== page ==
Mrs. Johnson's Southern Strategy

By Hindley, Meredith | Humanities, May/June 2013 | Go to article overview

Mrs. Johnson's Southern Strategy


Hindley, Meredith, Humanities


Just before dawn on Tuesday, October 6, 1964, the Lady Bird Special pulled away from Track 12 at Union Station. Over the next four days, the nineteen-car train carried First Lady Claudia "Lady Bird" Johnson on a whistlestop tour of the South, covering 1,682 miles from Washington, D.C., to New Orleans. Johnson wasn't going to be sitting quietly and smiling pleasantly while her husband did all of the talking. Instead, she was going to make speech after speech from the back of the train, telling folks in towns big and small why they should vote the Democratic ticket. Before it was over, she would make forty-seven speeches, shake hands with more than one thousand Democratic leaders, and speak before more than two hundred thousand people. It was the first time that a first lady had campaigned alone, without her spouse. Not even Eleanor Roosevelt had done it.

Laura Bush, Michelle Obama, and other first ladies have stumped for their husbands. But, in 1964, it was a decidedly uncommon event, made more so by Johnson's choice of where to go. The South had become hostile territory for Democrats because of the party's role in championing civil rights. And no candidate was more identified with civil rights than Lyndon Baines Johnson.

Several factors made the 1964 election especially contentious. President Kennedy had been assassinated. Cold War hostilities with the Soviet Union were a grave concern after the Cuban Missile Crisis, and Americans had good reason to feel they were living through a moment of great social change. President Johnson had become the major advocate of civil rights legislation among officeholders, while the Republican candidate, Senator Barry Goldwater, tapped into a significant stream of negative feeling against an activist federal government.

The campaign was extraordinarily negative: Democrats showed, though only once, the famous "Daisy" ad, equating a Goldwater presidency with nuclear destruction. Critics of the civil rights movement used blatantly racist language and the threat of violence to make their case.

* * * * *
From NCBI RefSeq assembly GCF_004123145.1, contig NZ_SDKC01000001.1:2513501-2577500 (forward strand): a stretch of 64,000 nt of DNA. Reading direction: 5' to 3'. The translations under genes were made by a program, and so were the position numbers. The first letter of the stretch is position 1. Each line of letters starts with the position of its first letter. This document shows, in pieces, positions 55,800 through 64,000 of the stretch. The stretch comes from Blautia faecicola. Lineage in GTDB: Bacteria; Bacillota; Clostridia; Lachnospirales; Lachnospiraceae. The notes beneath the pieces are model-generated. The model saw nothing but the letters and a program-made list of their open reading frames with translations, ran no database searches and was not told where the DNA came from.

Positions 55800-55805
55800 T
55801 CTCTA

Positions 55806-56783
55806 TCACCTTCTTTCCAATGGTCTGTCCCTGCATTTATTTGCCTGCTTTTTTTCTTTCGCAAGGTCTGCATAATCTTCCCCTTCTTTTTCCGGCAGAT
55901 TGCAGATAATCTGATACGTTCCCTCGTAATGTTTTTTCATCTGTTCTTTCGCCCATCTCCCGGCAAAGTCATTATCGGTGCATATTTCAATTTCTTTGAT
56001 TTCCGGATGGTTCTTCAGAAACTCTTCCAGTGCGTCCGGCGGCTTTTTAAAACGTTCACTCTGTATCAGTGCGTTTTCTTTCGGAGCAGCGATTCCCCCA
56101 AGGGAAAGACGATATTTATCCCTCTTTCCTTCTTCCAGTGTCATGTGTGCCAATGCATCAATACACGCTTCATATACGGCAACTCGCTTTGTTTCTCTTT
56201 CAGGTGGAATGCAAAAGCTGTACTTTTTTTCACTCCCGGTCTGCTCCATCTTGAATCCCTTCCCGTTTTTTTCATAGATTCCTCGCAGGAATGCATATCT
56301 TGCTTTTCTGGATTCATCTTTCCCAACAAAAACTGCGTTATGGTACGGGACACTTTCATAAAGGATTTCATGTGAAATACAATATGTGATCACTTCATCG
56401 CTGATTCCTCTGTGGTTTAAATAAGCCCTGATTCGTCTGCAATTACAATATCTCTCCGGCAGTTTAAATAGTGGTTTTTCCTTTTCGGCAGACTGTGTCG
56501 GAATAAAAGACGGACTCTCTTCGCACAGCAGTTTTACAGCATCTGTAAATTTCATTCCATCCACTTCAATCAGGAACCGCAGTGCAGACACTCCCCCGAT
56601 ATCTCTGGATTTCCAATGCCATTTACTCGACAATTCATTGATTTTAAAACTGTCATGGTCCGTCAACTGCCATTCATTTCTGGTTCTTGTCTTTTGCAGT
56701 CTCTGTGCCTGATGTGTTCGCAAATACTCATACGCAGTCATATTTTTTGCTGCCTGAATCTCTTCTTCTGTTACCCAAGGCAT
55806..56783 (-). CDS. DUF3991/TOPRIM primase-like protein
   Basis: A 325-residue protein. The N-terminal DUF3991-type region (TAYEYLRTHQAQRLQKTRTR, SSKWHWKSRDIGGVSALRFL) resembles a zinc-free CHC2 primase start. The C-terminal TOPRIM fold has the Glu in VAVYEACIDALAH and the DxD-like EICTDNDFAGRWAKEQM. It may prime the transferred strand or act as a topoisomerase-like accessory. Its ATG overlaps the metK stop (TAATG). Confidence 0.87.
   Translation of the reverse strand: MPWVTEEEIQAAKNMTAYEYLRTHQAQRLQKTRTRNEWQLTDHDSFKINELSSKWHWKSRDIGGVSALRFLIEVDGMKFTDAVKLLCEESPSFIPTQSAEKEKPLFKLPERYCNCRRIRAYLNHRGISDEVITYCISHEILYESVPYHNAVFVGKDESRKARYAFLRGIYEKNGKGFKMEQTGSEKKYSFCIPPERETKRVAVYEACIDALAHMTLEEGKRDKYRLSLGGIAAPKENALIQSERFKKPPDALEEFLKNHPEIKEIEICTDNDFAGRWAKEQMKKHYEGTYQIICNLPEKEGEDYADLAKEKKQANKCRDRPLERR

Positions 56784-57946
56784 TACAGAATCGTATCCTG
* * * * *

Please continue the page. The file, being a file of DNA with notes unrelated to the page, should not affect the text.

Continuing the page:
Goldwater had voted against the Civil Rights Act of 1964, which LBJ had maneuvered through Congress with skills he had learned over three decades on the Hill and by invoking the fallen president's memory. Goldwater, an early favorite, had stumbled badly, and, with two months to go before Election Day, the momentum clearly favored Johnson, who, craving validation, wanted a margin of victory large enough to smash any doubts that he had gotten to the White House on his own steam.

In September, a Gallup poll gave Johnson a 69 percent to 31 percent lead. So far ahead, the Johnson campaign could have ceded the South to the Republicans. Even if every state in the region went for Goldwater, Johnson could still garner almost 400 electoral votes, far surpassing the 270 needed to win. But Johnson wasn't a man to shrink from a fight, and Lady Bird believed an effort needed to be made to court Southern voters. As a native of Texas with relatives in Alabama and Louisiana, the first lady knew there was more to the South than angry white men who opposed civil rights.

"I have a strong sentimental, family, deep tie to the South, and I thought the South was getting a bad rap from the nation and indeed the world," she recalled years later in her oral history. "It was painted as a bastion of ignorance and prejudice and all sorts of ugly things. It was my country, and although I knew I couldn't be all that persuasive to them, at least I could talk to them in language they would understand. Maybe together we could do something to help Lyndon and then perhaps to change the viewpoint of some of those newspaper people who were traveling with me."

The extensive oral history that Lady Bird did in conjunction with the Lyndon B. Johnson Presidential Library reveals a gracious woman who continued to grow with each new challenge thrust upon her. Michael Gillette, director of Humanities Texas, conducted the majority of the interviews and has edited the newly declassified transcripts into the highly readable Lady Bird Johnson: An Oral History, from which some of the material for this article was drawn. …

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